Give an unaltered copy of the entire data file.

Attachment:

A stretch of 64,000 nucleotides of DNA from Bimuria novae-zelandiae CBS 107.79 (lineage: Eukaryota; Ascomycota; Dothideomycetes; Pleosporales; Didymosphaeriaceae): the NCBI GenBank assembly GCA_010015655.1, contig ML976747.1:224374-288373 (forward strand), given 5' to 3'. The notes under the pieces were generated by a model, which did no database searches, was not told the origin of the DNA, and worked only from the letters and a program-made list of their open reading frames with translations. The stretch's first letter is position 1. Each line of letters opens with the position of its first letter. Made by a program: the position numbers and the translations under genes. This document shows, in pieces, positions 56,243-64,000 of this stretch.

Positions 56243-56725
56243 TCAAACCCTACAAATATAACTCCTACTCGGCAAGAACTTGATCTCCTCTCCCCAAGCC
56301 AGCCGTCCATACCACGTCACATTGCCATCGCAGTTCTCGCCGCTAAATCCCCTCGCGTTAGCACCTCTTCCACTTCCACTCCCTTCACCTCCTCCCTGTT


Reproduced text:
A stretch of 64,000 nucleotides of DNA from Bimuria novae-zelandiae CBS 107.79 (lineage: Eukaryota; Ascomycota; Dothideomycetes; Pleosporales; Didymosphaeriaceae): the NCBI GenBank assembly GCA_010015655.1, contig ML976747.1:224374-288373 (forward strand), given 5' to 3'. The notes under the pieces were generated by a model, which did no database searches, was not told the origin of the DNA, and worked only from the letters and a program-made list of their open reading frames with translations. The stretch's first letter is position 1. Each line of letters opens with the position of its first letter. Made by a program: the position numbers and the translations under genes. This document shows, in pieces, positions 56,243-64,000 of this stretch.

Positions 56243-56725
56243 TCAAACCCTACAAATATAACTCCTACTCGGCAAGAACTTGATCTCCTCTCCCCAAGCC
56301 AGCCGTCCATACCACGTCACATTGCCATCGCAGTTCTCGCCGCTAAATCCCCTCGCGTTAGCACCTCTTCCACTTCCACTCCCTTCACCTCCTCCCTGTT